Characterization and Evaluation of the Artemis Camera for Fluorescence-Guided Cancer Surgery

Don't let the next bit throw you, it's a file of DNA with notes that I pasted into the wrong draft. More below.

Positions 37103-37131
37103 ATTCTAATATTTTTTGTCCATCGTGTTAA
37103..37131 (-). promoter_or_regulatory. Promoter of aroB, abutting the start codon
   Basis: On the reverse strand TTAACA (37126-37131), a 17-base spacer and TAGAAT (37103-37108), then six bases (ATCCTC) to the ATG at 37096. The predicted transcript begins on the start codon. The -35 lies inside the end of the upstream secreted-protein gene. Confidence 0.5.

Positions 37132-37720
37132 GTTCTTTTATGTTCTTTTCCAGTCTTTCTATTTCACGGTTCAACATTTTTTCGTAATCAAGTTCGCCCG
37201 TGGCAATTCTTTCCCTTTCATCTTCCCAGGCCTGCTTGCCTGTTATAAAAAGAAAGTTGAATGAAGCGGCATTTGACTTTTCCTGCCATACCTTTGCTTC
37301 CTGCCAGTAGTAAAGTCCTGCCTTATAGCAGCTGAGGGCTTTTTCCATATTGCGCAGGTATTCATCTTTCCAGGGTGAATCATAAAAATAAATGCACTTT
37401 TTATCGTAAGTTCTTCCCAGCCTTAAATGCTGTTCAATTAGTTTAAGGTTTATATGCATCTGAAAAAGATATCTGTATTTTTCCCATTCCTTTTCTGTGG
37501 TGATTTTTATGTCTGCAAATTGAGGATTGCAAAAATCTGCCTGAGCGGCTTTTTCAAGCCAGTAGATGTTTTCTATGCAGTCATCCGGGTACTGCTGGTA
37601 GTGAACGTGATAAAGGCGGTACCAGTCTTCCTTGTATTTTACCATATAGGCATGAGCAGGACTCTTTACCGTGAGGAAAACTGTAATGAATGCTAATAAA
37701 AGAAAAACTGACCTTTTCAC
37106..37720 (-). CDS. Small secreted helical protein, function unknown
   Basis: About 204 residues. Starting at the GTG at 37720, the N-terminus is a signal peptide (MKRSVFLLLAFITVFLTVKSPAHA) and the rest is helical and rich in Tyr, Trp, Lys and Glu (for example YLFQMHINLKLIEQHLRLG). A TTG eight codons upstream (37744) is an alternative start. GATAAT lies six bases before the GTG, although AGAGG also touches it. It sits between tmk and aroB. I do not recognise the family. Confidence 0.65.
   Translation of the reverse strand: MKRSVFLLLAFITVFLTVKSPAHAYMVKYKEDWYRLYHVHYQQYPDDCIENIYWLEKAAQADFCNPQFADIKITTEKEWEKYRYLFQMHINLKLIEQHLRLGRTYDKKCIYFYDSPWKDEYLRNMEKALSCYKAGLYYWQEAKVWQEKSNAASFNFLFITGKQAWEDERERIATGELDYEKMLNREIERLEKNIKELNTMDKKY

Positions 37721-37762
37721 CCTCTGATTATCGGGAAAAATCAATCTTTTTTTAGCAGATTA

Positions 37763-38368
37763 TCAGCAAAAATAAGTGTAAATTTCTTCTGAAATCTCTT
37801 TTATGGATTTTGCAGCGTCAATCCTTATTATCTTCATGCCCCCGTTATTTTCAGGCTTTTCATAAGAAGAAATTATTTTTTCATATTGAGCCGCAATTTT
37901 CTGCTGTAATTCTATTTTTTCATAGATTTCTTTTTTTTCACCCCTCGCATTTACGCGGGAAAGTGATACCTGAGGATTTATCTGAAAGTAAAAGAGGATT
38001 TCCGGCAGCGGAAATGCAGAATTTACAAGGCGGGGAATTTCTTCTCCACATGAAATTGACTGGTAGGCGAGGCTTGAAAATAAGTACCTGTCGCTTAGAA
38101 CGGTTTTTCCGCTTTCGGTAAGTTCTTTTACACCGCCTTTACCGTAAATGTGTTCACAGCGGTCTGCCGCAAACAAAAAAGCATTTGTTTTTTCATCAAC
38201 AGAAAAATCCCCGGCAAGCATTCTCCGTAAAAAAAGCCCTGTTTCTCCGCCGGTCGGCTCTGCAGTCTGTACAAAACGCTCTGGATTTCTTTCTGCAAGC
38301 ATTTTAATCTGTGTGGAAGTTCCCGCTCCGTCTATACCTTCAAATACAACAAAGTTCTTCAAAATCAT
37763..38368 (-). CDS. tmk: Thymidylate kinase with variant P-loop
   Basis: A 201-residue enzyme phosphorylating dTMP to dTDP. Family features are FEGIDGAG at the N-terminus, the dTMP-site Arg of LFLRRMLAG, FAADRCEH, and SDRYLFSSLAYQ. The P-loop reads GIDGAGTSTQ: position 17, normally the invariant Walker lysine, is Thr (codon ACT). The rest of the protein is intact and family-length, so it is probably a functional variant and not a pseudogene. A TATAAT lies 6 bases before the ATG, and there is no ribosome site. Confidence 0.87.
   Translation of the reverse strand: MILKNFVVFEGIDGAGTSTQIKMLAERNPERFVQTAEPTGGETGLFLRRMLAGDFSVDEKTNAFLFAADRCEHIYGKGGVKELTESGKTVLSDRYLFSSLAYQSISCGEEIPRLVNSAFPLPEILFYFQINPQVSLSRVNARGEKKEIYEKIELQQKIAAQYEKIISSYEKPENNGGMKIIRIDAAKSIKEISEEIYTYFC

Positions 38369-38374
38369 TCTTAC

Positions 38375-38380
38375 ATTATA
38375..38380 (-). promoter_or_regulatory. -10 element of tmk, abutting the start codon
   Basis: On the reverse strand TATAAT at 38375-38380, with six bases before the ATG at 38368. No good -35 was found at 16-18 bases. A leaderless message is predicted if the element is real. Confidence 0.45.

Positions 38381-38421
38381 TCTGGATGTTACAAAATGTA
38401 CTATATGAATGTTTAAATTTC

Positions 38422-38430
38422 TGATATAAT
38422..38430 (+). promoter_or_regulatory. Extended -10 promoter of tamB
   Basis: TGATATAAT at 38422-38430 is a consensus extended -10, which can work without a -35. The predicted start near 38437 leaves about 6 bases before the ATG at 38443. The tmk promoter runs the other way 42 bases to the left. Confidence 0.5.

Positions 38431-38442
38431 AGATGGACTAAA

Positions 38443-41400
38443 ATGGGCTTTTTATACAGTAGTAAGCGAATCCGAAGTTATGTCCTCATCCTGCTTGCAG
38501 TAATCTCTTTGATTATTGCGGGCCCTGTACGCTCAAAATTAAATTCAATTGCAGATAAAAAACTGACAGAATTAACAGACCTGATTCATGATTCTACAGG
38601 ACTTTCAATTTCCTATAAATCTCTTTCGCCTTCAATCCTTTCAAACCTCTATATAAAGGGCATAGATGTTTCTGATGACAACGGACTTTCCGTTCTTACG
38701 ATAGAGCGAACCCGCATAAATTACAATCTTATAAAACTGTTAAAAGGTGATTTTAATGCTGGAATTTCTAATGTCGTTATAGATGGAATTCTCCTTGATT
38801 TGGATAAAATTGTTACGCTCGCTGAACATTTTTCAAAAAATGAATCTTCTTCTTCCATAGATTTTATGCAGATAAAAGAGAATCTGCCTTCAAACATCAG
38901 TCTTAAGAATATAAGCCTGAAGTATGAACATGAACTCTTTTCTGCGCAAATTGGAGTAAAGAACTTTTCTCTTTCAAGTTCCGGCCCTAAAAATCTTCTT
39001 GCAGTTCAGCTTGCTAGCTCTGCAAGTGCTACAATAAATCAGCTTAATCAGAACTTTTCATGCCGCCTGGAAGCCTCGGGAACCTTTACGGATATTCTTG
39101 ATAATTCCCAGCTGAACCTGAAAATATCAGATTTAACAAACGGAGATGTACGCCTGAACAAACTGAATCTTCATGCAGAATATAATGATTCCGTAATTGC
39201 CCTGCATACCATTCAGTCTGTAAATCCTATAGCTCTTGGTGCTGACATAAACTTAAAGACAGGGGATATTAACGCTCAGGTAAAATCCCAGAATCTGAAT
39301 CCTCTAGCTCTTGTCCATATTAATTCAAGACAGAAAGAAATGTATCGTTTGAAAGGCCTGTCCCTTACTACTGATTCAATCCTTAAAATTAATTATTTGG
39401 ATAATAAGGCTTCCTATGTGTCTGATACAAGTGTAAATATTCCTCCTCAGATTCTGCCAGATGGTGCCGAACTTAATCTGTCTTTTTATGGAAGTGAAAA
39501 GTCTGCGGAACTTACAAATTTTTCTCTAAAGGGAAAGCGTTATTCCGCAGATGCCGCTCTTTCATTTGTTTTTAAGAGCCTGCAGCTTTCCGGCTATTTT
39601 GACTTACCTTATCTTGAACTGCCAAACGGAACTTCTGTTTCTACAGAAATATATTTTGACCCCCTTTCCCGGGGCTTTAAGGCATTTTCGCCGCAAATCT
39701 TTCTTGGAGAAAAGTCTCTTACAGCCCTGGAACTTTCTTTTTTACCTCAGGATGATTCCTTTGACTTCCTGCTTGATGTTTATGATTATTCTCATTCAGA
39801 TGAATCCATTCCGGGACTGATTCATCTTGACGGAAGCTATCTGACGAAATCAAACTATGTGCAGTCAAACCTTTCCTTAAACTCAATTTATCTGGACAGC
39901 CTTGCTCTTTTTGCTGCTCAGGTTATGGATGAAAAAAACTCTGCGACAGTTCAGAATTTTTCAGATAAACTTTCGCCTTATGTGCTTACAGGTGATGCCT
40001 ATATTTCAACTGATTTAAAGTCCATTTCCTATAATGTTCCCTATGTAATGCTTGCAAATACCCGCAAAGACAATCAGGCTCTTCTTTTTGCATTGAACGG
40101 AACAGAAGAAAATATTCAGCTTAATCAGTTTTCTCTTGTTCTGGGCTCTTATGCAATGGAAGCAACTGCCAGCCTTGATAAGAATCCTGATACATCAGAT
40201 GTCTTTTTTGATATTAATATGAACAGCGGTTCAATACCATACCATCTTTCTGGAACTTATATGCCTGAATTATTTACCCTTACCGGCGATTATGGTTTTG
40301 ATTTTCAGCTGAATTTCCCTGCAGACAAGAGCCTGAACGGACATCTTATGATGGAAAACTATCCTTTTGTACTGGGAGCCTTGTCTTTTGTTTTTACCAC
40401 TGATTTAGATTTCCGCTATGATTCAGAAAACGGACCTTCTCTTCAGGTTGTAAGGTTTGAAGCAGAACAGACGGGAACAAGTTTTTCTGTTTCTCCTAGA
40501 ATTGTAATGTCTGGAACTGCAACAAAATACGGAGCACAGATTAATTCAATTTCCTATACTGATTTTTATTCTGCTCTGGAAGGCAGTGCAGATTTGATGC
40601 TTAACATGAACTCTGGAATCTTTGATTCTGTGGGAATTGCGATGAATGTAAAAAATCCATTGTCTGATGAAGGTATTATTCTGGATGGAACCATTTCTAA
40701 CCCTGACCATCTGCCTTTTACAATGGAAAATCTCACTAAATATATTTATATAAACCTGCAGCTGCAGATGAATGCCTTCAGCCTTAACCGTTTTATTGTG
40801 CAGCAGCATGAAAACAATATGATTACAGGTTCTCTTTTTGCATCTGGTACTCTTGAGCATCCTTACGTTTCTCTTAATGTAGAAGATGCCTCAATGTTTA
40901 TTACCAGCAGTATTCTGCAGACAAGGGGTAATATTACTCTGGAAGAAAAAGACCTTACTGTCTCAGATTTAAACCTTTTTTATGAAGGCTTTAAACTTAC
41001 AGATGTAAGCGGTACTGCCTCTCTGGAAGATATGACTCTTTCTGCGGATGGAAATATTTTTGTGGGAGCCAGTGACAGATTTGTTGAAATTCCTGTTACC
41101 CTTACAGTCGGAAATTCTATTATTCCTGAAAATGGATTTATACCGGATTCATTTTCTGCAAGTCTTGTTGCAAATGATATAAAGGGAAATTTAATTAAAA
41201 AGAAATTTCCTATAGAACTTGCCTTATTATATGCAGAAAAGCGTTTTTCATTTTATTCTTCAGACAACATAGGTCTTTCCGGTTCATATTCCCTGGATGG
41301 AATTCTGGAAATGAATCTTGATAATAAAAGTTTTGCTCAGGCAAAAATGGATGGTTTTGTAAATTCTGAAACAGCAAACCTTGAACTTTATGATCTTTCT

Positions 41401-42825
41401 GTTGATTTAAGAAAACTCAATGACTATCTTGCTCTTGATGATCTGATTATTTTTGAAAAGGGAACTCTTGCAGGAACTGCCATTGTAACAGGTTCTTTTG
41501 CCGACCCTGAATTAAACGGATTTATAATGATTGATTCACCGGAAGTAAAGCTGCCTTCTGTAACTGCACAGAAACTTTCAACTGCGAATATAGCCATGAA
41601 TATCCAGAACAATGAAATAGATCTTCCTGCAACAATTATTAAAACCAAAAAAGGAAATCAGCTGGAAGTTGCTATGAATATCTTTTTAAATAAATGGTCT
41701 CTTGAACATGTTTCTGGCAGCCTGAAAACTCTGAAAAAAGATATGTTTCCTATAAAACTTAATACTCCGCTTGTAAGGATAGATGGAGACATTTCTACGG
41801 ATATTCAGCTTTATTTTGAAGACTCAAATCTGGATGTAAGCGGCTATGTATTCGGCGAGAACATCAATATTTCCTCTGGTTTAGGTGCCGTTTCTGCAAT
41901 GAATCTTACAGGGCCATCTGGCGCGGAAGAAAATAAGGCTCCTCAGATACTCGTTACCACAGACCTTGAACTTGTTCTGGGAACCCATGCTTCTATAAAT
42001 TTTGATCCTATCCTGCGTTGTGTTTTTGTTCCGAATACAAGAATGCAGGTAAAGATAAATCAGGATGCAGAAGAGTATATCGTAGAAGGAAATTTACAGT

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Near-infrared (NIR) fluorescence imaging can provide the surgeon with real-time visualization of, e.g., tumor margins and lymph nodes. We describe and evaluate the Artemis, a novel, handheld NIR fluorescence camera. We evaluated minimal detectable cell numbers (FaDu-luc2, 7D12-IRDye 800CW), preclinical intraoperative detection of sentinel lymph nodes (SLN) using indocyanine green (ICG), and of orthotopic tongue tumors using 7D12-800CW. Results were compared with the Pearl imager. Clinically, three patients with liver metastases were imaged using ICG. Minimum detectable cell counts for Artemis and Pearl were 2 x 10(5) and 4 x 10(4) cells, respectively. In vivo, seven SLNs were detected in four mice with both cameras. Orthotopic OSC-19-luc2-cGFP tongue tumors were clearly identifiable, and a minimum FaDu-luc2 tumor size of 1 mm(3) could be identified. Six human malignant lesions were identified during three liver surgery procedures. Based on this study, the Artemis system has demonstrated its utility in fluorescence-guided cancer surgery.